Paralympian shares her story at Komen Pink Ribbon Luncheon

by The City Wire staff ([email protected]) 207 views 

Dressed in a short pink dress and standing on two prosthetic legs, Amy Purdy stood before breast cancer survivors and guests at the Susan G. Komen-Ozark Affiliate Pink Ribbon luncheon and told them that challenges in our lives are gifts that can be used to help us go further than we ever dreamed. 

Before a crowd of more than 750 people at the Northwest Arkansas Convention Center in Springdale, Purdy shared her story of losing both of her legs below the knee, as well as her spleen and kidneys, after a bout with bacterial meningitis when she was 19 years old. 

She had been an avid snowboarder before the illness, but sunk into a deep depression afterward, she said. She finally came to the realization that, in order to go on with her life, she had to “let go of the old Amy and learn to embrace the new Amy.”

“That is when it dawned on me that the old Amy was 5 feet 5 inches, but the new Amy could be 5 feet 9 inches!” she said.

She also realized that her feet wouldn’t get cold anymore when she snowboarded and that she could make her feet any size she wanted, so she could wear whatever shoes were on sale.

“I found that even in my darkest days, there was always a silver lining,” Purdy said.

“It was times like these that first prompted me to ask myself a very important question,” she said. “If my life were a book and I were the author, how would I want this story to go? And that question allowed me to dream again and I visualized myself walking gracefully and I saw myself somehow helping people through my journey and I saw myself snowboarding again.”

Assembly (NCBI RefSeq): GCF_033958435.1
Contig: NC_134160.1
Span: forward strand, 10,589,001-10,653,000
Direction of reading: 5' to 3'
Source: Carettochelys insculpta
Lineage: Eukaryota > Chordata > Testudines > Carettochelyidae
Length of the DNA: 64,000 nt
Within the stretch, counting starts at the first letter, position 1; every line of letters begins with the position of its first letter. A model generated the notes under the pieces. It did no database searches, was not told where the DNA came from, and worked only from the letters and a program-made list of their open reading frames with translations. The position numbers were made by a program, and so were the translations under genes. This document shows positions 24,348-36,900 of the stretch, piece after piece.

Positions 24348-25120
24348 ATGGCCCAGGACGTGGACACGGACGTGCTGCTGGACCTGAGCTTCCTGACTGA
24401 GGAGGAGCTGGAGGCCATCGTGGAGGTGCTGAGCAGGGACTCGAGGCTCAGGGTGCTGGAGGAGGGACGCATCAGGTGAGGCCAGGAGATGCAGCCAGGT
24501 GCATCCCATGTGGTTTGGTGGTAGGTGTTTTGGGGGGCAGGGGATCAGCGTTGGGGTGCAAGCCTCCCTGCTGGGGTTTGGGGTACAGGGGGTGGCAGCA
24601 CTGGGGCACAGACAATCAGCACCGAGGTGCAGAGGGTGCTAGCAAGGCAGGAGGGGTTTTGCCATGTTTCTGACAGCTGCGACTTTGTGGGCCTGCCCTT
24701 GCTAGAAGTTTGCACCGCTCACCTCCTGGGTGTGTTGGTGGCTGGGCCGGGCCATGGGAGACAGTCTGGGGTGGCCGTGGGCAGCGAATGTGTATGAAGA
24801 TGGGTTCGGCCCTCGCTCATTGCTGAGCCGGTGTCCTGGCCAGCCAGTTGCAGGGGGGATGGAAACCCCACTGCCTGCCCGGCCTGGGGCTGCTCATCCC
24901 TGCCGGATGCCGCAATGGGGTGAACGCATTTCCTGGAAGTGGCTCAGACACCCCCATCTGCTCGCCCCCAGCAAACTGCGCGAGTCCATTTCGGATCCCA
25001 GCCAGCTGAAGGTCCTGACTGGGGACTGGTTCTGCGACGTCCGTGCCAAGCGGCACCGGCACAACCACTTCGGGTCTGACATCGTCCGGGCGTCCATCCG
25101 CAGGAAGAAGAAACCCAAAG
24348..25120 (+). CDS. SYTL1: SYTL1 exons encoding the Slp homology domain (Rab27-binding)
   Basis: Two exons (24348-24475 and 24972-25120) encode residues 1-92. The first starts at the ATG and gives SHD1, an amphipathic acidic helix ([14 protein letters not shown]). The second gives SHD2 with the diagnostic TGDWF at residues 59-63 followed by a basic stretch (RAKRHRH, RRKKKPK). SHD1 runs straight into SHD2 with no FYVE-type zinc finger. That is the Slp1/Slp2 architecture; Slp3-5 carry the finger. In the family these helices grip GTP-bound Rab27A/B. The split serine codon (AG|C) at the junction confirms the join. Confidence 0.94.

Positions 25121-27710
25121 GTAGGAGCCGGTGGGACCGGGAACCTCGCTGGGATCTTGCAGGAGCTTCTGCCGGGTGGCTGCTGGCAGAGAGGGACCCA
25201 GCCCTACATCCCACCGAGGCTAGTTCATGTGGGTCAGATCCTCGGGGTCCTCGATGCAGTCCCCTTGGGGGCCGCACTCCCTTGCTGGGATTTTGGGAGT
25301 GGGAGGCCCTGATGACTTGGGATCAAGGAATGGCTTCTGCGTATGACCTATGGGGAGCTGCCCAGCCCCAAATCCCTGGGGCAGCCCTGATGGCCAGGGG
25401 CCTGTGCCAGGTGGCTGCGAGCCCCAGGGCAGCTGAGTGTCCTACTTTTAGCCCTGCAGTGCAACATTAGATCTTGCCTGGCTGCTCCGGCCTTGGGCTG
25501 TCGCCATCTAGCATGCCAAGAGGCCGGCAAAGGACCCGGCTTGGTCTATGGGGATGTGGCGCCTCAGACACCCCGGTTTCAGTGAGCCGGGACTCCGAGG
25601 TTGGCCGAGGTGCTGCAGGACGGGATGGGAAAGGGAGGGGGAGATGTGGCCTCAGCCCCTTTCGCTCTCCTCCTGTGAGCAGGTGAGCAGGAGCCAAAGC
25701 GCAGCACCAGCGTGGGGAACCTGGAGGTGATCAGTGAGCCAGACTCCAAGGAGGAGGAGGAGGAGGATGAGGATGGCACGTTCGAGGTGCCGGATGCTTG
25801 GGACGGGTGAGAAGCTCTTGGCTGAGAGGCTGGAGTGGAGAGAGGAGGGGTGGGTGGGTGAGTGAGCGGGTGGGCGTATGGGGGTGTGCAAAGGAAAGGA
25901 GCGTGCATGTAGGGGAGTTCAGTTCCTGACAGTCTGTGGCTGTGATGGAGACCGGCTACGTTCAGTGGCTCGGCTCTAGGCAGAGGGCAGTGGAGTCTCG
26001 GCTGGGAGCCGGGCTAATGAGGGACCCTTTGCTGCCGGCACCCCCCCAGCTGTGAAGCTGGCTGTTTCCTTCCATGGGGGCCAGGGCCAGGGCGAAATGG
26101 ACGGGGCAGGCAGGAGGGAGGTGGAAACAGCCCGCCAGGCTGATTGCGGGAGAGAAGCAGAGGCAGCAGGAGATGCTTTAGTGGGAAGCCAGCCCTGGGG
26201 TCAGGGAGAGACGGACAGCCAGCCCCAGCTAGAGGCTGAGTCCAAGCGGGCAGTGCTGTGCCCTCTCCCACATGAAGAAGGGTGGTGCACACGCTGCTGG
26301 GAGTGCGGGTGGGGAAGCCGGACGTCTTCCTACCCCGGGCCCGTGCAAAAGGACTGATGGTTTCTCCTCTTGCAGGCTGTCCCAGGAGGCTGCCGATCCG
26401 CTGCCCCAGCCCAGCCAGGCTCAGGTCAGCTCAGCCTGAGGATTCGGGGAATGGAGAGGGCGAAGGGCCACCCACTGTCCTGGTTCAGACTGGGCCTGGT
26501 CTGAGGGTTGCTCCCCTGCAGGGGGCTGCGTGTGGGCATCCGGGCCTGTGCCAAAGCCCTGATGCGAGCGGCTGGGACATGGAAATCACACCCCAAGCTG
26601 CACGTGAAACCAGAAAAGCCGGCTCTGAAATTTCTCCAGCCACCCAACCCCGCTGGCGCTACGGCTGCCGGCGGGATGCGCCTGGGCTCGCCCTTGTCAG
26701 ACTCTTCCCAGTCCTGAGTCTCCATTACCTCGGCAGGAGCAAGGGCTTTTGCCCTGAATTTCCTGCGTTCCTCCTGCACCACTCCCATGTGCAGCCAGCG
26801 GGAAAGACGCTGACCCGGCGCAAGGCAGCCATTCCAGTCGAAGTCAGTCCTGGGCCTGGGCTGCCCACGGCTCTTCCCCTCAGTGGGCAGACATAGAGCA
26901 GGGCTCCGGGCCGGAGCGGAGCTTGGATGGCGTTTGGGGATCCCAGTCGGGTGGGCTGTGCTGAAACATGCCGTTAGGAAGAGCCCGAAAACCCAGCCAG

Four months later she was back on a snowboard.

She went on to win a bronze medal in snowboarding at the 2014 Paralympics in Sochi, Russia. Then, immediately after, she began competing on the television show, “Dancing With The Stars.” She and partner, Derek Hough, finished in second place.

Purdy summed up her talk by saying that “it’s not about avoiding obstacles. It’s about using them. It’s about pushing off of them and seeing what amazing places they might bring us.”

In addition to hearing Purdy, guests at the luncheon enjoyed a fashion show presented by Highlands Oncology Group. Breast cancer survivors modeled clothing by Town and Country Shop and shoes by Warren’s Shoes.

The event, expected to raise $100,000, supports the Susan G. Komen Foundation, whose stated mission is to save lives and end breast cancer forever by empowering people, ensuring quality care for all and energizing science to find the cure. The Foundation gives out more than $670,000 a year, said Mary Alfrey, executive director for Komen.

Most of the money will go to organizations in the eight counties of Northwest Arkansas, and Stone and Taney counties in Missouri.

“All of our funds are used to grant out to other organizations for breast health services,” Alfrey said. “So, 75 percent will go into helping local women, whether it’s screening or education or transportation through our grantees. The other 25 percent is given to the Komen Research Foundation. So, it doesn’t go to national to pay salaries. It goes directly into research to help find a cure.”

The 2014 grantees are the Arkansas Department of Health – BreastCare, Community Clinic Rogers Medical, Community Clinic Siloam Springs Medical, Hope Cancer Resources, Madison County Health Coalition, Mercy Breast Center, Mercy Forth Smith, North AR Partnership for Healthy Education, Skaggs Regional Medical Center, The Merlin Foundation, Washington Regional Cancer Support Home, Washington Regional Medical Center, and Women’s Center at Sparks.

“The Susan G. Komen grants have allowed us to serve underprivileged women in the Fort Smith area,” Gina Null, patient health navigator, Breast Center, Mercy Fort Smith, said. “We’ve been able to provide additional support services, outreach to the Hispanic community and more screening mammography, gas cards and other things for our patients in the Forth Smith region. We are absolutely thrilled to be a part of Komen grants.”

The luncheon, which was sponsored by The Breast Center – A MANA Clinic, also included a silent auction and a candle light tribute to survivors. The “Gaye Cypert Power of a Promise Award” was given to Fayetteville Auto Park. The Grantee of the Year award was given to Madison County Health Coalition. Polly Gocke and Madeline Marquette received the Promise of One Award.